UK Finance Minister Philip Hammond claims he has stopped a review of high-stakes gambling terminals, on concerns that the country cannot afford to lose vital revenue should lawmakers greatly reduce maximum allowable wagers as proposed.

Hammond told the Daily Mail on Friday that such a change would be “financially crippling.”

The Department for Culture, Media and Sport (DCMS) initiated a review of fixed-odds betting terminals (FOBTs) in October to research the social harm they might be inflicting on citizens. Hammond’s treasury department opposed the study, warning that the government relies on taxes these machines generate.

FOBTs allow gamblers to wager £100 ($130) every 20 seconds. The DCMS was reportedly going to recommend that maximum be lowered drastically to just £2 ($2.60).

“It is morally bankrupt to allow this situation to go on,” Parliament member Carolyn Harris said recently. “Britain will be financially better off if we take action on these machines.”

Betting houses say the high-stakes FBOTs account for more than half of their bottom lines. UK gamblers lost over $2.2 billion in 2015 playing the machines.

Fake News?

DCMS Minister Tracey Crouch took a page out of US President Donald Trump’s playbook and called the Daily Mail report “fake news.” Crouch said the investigation is still ongoing, and its findings will be published in a report later this year.

“It is important that gambling regulations strike the right balance between allowing the industry to contribute to the economy and enable people to bet responsibly while ensuring consumers and communities are protected,” Crouch explained during the project’s announcement.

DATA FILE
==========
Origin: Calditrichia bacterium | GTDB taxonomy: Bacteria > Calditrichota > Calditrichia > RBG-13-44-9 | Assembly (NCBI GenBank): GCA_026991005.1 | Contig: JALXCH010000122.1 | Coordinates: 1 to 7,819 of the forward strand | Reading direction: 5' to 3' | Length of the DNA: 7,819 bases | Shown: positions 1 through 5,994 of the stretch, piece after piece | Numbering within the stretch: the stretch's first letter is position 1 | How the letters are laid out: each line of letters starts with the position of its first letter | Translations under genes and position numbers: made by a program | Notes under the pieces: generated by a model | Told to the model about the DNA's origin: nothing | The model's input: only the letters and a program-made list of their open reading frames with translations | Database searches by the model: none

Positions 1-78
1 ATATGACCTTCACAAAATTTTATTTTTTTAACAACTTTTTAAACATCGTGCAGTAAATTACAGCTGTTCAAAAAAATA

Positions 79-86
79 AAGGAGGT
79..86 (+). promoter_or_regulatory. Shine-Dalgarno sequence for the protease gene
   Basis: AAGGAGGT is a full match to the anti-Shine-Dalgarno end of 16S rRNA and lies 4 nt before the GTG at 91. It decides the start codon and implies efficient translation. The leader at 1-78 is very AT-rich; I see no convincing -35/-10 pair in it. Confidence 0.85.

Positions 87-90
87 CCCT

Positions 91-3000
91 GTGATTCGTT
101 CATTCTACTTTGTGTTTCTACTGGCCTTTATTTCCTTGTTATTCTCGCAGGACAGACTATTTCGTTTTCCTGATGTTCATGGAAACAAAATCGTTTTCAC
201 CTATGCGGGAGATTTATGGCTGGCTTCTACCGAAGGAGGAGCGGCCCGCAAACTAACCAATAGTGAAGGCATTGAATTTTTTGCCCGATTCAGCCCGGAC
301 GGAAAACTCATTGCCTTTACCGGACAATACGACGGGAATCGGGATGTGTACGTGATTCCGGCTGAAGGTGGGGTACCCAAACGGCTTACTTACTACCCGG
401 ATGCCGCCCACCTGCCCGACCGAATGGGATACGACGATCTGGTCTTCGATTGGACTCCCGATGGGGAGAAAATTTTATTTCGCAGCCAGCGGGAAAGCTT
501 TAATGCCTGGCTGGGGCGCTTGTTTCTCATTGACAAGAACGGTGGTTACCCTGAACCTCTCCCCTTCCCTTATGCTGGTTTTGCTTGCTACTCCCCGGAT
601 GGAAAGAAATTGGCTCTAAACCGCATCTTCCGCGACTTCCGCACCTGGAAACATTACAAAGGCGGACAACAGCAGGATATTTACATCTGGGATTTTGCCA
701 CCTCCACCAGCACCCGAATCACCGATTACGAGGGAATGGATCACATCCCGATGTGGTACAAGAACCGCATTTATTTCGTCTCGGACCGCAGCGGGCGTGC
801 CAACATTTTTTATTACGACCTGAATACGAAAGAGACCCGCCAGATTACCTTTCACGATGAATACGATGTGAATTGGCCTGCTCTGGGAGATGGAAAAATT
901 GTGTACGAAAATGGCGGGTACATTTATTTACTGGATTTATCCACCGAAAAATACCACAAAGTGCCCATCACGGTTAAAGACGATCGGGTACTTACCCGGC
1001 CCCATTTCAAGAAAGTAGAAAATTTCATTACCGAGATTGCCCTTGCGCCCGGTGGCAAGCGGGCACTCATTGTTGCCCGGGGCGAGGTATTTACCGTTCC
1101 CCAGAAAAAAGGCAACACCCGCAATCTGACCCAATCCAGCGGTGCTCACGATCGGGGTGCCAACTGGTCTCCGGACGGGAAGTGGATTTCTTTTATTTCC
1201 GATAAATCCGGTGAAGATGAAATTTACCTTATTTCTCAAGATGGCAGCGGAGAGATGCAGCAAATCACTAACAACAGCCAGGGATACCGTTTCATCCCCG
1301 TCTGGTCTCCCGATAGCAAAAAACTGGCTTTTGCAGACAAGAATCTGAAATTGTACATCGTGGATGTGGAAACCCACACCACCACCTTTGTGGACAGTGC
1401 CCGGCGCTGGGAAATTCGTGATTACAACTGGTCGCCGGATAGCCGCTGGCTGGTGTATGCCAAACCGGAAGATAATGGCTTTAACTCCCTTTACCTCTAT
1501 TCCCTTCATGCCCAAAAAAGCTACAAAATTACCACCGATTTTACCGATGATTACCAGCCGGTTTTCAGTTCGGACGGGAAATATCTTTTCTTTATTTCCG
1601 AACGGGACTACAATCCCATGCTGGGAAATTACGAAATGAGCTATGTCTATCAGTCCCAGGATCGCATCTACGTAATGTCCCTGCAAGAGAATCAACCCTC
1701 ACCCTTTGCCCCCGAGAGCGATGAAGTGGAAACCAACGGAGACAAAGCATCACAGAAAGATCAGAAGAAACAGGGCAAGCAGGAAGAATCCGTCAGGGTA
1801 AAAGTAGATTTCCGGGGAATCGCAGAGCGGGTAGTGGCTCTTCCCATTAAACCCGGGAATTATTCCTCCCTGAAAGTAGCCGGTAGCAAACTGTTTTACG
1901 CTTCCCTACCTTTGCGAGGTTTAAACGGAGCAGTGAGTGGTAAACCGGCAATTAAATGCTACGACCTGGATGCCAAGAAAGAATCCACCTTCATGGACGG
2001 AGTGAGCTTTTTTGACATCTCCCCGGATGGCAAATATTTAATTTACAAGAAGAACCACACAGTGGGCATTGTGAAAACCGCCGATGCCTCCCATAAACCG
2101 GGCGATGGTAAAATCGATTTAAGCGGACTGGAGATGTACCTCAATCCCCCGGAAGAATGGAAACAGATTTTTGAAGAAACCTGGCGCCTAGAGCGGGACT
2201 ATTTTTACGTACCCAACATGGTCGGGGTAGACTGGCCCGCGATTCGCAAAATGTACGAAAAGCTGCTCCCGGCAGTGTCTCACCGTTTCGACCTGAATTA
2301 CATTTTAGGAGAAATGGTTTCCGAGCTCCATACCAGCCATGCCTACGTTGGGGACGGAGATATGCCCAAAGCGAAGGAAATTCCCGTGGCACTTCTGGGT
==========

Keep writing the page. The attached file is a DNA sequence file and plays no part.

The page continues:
She said the probe is to protect children and those vulnerable to problem gambling.

Unlikely Support

Efforts to reduce maximum wagers on gambling machines has been endorsed by BACTA, the British Amusement Catering Trade Association. The labor group opined in April that high-stake wagering has no place in main street betting houses.

“FOBTs are hardcore gambling machines, wholly unsuitable for high-street venues, and expose everyday punters to the risk of gambling harm,” BACTA CEO John White stated. “We are calling on government to order a substantial reduction to the dangerously high £100 stake limit, which the bookmaking industry can and should learn to live without.”

The gambling industry, led by the Association of British Bookmakers (ABB), has threatened that many betting shops would be forced to close should the threshold be reduced. The ABB said as many as 2,500 locations might shutter nationally should the £100 ($130) limit be cut to £20 ($26), and 800 additional venues would be in jeopardy at a £10 ($13) limit.

The ABB also pointed to a recent study from the UK Gambling Commission that found no evidence to suggest FOBTs in betting shops and arcades lead to an increase in problem gambling.

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